I'm no longer steamed

Since I recently upgraded and reformatted my system, I was trying to install a fresh copy of Half-Life 2 tonight. But I started running into a very troubling error. About halfway through the 5-CD install (I bought the game when it first came out before they had a DVD version available) one of the installation files kept generating an error. I don't know if it was just a flaky CD or something else, but I re-ran the install several times and still ran into the same issue. As a result, I was unable to install the game.

I was VERY frustrated. Here was a great game I'd paid good money for that I suddenly couldn't play just because there was apparently something wrong with one of the install CDs that I'd bought a few years ago. Fortunately, I now have to eat a little crow about a system I've complained about in the past.

Valve (the makers of the game) have an online platform for distribution, DRM and multiplayer management called Steam. My main source of contact with Steam in the past (and this was mostly a couple years ago) has been with its DRM functionality. Basically, to play any Valve game you had to first login through Steam and have them validate your copy before you're allowed to play. Back then it was extremely annoying as it did this every time, even for single-player games. There was also the issue of Valve forcing/pushing upgrades to Steam or your games, regardless of whether you wanted them or not. And if an update was scheduled or in progress you couldn't play the game. With servers that were often overloaded and the Steam software unstable on the user's end it made for a very frustrating experience and highlighted the potential weaknesses to this type of system.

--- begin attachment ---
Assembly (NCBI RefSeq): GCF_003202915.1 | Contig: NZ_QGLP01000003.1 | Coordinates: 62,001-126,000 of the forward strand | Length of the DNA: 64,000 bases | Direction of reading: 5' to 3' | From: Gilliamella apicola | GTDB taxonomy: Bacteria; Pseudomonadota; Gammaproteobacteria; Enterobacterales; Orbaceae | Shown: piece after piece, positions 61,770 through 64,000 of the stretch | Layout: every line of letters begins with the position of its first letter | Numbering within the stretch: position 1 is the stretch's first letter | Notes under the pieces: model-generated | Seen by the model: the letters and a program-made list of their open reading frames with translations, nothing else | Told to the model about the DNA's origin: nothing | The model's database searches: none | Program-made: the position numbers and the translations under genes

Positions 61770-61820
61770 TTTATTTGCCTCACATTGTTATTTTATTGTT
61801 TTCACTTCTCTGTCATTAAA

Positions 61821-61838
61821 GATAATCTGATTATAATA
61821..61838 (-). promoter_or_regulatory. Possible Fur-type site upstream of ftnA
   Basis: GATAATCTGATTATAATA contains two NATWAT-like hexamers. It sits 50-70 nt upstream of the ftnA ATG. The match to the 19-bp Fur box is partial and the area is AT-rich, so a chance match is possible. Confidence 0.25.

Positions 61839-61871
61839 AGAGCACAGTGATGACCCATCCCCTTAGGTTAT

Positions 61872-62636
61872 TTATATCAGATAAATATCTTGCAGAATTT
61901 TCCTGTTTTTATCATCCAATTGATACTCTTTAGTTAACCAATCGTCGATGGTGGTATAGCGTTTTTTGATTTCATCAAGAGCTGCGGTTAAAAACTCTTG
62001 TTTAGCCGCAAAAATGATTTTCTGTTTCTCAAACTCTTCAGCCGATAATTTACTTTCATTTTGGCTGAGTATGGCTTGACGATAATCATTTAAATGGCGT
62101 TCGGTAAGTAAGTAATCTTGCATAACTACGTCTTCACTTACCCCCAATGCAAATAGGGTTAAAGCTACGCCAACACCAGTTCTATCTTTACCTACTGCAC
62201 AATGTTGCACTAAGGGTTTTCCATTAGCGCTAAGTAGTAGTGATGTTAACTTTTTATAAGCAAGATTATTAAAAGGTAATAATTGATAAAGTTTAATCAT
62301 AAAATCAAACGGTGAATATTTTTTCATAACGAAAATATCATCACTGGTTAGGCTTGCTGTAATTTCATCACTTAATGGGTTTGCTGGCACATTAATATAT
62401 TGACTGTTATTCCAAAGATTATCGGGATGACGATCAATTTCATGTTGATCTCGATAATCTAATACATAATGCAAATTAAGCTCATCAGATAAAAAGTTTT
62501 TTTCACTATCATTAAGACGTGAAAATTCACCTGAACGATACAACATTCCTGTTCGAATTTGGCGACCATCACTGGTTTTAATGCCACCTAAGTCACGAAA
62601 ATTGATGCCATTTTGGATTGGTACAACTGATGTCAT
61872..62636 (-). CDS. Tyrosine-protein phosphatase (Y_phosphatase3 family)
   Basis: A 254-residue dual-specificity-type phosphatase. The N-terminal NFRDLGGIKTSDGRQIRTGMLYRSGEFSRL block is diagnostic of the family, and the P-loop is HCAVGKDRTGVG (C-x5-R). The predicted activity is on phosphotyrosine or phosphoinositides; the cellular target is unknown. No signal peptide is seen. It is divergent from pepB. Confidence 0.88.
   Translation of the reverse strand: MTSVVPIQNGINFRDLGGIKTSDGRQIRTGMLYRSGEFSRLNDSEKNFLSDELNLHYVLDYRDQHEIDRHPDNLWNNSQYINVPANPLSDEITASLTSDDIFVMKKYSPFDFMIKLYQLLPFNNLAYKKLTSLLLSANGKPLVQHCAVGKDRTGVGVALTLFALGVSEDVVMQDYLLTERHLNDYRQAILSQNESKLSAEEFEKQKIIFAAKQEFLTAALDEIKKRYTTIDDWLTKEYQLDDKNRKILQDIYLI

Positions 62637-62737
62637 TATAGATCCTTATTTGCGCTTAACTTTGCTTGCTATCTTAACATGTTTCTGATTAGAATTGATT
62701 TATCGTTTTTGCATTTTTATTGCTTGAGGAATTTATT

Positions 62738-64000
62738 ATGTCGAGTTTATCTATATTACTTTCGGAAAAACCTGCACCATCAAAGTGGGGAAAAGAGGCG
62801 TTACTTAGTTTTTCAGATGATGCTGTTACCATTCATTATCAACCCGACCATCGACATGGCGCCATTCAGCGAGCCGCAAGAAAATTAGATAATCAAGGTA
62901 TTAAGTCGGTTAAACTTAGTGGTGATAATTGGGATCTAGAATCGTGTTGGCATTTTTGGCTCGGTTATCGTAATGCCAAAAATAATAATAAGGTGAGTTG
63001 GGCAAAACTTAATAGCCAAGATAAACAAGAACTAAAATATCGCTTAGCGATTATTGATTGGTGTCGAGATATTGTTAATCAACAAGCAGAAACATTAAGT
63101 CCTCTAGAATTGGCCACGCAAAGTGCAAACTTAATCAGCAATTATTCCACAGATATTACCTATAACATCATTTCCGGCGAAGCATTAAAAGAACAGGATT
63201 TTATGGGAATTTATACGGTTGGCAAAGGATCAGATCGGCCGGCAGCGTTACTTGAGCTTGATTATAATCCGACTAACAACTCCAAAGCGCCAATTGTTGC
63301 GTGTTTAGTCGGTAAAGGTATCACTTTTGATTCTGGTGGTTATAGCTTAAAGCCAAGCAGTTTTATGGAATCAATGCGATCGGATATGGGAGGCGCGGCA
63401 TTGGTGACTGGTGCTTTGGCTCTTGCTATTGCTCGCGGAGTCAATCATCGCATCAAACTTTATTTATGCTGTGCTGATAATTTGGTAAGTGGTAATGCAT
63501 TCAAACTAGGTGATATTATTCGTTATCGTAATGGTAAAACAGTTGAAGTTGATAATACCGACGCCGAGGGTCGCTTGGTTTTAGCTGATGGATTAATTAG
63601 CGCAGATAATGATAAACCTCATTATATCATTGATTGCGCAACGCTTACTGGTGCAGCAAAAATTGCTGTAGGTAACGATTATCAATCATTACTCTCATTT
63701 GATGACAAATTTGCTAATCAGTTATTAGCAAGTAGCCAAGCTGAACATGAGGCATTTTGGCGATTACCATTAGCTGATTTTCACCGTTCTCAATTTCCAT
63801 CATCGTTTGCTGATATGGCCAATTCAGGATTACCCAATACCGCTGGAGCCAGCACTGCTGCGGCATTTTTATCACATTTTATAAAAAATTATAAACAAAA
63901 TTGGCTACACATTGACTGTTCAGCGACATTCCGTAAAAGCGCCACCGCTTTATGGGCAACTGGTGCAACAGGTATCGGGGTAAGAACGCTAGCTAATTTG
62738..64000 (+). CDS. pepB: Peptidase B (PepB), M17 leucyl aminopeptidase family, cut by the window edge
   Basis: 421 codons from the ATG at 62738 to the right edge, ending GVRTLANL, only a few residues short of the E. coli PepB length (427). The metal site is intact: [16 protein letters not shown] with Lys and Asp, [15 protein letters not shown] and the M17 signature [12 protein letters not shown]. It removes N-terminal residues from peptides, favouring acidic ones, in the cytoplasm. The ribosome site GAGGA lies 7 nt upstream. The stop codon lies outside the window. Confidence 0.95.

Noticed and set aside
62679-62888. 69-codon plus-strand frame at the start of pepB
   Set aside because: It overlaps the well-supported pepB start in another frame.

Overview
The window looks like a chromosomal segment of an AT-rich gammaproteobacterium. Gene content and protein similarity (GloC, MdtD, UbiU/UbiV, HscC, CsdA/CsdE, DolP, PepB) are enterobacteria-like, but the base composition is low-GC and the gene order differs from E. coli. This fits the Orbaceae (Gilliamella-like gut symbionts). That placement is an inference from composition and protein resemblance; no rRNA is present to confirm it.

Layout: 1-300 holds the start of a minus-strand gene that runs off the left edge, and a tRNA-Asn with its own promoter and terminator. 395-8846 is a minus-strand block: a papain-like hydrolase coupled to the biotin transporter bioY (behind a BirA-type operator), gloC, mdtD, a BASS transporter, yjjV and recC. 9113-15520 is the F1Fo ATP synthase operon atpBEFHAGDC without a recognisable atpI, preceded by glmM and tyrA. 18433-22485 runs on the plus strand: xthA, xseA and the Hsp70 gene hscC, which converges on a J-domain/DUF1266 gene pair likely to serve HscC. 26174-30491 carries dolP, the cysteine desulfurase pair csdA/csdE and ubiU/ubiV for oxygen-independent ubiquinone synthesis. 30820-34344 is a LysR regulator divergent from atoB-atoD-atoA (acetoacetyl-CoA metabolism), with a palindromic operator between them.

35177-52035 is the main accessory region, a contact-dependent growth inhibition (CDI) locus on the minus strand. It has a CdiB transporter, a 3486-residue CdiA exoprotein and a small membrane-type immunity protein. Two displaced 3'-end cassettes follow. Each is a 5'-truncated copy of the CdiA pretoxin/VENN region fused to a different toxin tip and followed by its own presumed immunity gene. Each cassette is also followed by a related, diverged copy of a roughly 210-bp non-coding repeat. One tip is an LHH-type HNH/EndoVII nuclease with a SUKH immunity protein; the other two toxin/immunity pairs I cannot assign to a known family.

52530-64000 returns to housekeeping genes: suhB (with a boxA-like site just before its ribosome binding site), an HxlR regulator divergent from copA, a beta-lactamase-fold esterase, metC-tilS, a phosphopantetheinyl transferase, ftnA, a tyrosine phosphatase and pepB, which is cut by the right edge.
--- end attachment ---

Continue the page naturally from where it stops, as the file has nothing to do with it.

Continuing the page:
But Valve has apparently got most of the bugs sorted out over the last couple years. In fact my confidence in the system improved enough that I actually bought a unique little game called The Ship through Steam last summer. The experience was flawless. But tonight Steam's paying its biggest dividends yet.

After my frustrating CD experience, I installed Steam (via their website) logged into my account and it showed a list of all "My games." Half-Life 2 was included on this list. So I simply highlighted it and clicked Install. It's now downloading a copy of the latest version of the game at over 525 KB/s. Granted, I'll have to wait about 1.5 hours for the 3+ GB download. But I could care less. I'm just thrilled that I still have access to my game.

I realize I'm well behind the curve on this when it comes to hardcore gamers who've been more openly embracing this style system for the last couple years. But I'm not a hardcore gamer and I liked the feeling of security of having a local, physical copy of my property (for what little good that did me in this instance.) There's still weaknesses to a centralized system like this. And there's certain types of data I'd still rather not have stored remotely on a prime, known target like that. But this experience also displays the potential strengths of this type of system when managed well.

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